Why your tire pressure warning light comes on in the cold
Dear Driving for Dollars,
I keep thinking that spring is right around the corner, but lately it has been surprisingly cold and I notice that when the temperatures are cold, my tire pressure light is on. Yet the next day, if it’s warmer, the light isn’t on. I’m thinking there’s no way my tire pressure is changing that much over 24 hours, so I’m wondering what’s going on. Is it malfunctioning?
Even though it may seem like it is malfunctioning, the likelihood is that your tire pressure gauge is operating exactly as it should. You see, the air pressure in a tire changes with temperature. When the air in the tire is warm — which occurs because the ambient air temperature is higher or because it is heating up through driving — the air expands within the tire, increasing the tire pressure.
Tire pressure on a chilly day
When the air is cold, because it is a chilly day or because the car has been parked for many hours (or a combination of both), there is less pressure in the tire.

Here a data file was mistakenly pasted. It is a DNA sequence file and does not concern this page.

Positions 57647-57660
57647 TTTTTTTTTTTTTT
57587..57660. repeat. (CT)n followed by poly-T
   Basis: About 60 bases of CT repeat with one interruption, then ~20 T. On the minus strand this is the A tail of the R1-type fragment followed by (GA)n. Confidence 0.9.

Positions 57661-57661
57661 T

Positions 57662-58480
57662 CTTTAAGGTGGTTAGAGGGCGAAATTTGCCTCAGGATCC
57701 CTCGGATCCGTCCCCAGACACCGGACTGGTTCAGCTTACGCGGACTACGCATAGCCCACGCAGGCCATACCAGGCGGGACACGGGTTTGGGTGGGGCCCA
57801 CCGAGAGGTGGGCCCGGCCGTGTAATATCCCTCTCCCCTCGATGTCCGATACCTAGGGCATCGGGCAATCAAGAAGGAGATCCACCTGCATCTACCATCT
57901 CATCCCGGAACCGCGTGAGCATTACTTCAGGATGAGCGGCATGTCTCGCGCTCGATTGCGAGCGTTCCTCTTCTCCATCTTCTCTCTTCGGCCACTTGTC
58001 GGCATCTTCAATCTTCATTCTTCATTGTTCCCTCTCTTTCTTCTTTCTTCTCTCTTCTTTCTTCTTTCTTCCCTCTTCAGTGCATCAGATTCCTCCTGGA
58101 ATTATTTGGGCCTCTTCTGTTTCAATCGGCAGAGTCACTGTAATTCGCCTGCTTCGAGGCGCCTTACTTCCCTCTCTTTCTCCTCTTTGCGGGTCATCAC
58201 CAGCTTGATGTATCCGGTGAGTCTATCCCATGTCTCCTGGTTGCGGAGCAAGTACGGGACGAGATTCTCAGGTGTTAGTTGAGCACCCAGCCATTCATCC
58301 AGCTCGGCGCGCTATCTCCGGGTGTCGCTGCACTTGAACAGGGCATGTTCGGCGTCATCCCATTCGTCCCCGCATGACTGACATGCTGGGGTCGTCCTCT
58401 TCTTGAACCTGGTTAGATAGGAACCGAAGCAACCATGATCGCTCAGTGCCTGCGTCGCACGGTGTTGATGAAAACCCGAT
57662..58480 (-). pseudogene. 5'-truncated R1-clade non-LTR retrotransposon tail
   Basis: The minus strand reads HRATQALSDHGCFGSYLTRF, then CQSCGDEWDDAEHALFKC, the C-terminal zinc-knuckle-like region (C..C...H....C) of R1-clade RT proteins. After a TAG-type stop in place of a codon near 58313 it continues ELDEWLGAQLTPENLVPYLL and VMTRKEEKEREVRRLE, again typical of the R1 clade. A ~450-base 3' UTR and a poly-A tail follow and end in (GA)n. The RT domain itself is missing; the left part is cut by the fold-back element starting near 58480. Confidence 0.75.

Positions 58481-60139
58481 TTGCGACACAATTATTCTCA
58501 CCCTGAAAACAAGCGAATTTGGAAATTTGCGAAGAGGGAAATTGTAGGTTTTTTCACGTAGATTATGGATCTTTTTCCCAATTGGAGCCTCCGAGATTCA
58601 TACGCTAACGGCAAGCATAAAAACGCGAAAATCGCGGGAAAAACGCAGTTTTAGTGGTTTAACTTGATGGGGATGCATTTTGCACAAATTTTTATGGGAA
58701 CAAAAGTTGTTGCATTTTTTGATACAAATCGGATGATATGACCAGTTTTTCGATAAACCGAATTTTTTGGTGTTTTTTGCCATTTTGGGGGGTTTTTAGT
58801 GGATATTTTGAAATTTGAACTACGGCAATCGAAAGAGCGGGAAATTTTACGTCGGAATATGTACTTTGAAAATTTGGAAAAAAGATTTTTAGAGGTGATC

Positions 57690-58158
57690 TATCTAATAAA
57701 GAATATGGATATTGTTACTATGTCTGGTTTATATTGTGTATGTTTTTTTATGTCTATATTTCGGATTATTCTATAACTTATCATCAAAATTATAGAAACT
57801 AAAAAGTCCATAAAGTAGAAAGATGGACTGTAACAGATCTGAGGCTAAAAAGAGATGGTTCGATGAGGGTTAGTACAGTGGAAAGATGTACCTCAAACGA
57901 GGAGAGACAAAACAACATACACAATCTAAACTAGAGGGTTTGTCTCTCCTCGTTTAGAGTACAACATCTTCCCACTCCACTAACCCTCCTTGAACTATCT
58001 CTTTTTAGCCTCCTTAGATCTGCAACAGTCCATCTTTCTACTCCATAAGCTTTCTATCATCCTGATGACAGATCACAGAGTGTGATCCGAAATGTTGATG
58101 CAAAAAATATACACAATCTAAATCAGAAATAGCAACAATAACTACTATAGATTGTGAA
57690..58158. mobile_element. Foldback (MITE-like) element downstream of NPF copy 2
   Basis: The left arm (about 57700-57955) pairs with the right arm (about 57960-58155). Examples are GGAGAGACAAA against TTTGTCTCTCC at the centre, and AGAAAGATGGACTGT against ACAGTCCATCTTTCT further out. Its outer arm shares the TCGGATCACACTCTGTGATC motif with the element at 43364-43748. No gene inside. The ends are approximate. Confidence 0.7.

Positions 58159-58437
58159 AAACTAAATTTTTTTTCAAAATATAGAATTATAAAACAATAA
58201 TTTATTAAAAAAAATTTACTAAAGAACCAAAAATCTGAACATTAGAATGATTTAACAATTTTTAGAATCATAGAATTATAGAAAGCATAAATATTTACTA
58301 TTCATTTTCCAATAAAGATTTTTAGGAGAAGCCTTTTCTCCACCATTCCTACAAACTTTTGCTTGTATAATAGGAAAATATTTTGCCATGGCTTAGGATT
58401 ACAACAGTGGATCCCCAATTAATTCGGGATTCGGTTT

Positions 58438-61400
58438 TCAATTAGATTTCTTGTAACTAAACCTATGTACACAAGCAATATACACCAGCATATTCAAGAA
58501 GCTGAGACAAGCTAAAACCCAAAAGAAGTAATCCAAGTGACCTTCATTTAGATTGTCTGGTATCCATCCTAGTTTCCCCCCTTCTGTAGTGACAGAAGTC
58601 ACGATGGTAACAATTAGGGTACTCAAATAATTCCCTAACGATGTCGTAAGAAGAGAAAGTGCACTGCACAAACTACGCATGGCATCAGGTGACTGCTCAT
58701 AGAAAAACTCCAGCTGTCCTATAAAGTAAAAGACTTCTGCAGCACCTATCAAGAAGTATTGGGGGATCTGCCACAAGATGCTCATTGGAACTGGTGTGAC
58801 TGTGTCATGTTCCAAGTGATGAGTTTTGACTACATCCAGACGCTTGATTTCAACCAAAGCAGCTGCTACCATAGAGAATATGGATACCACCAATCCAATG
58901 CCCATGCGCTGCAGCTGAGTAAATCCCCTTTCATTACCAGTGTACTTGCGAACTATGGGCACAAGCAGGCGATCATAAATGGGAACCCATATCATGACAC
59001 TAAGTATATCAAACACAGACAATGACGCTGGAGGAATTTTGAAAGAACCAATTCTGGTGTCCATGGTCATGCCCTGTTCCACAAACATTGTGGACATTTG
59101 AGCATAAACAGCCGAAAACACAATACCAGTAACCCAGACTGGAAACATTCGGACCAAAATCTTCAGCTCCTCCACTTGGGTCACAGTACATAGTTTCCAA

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It’s likely that the tire pressure is near the threshold that causes your warning light on your dash to come on, so when it is warmer, the pressure is just high enough to keep the light off and when it is colder, the light comes on.
Checking the pressure with a gauge
The best way to determine if this is the case is to check your tire pressure with a gauge and compare it to the recommended inflation level for your car. Add air if the numbers don’t jibe. You can find this information on a sticker located on the driver’s side door jamb or in your owner’s manual. Note that the pounds-per-square-inch level noted on the tire itself is the maximum pressure the tire will hold and not the recommended level.
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By the way, tires lose pressure just from regular driving, so it’s a good idea to check them monthly, adding air as needed. Driving with the recommended pressure not only improves your fuel economy, it also increases your traction, which is especially helpful on slick roads.
If your car needs some new rubber “shoes,” read How to choose new tires.
Ask the adviser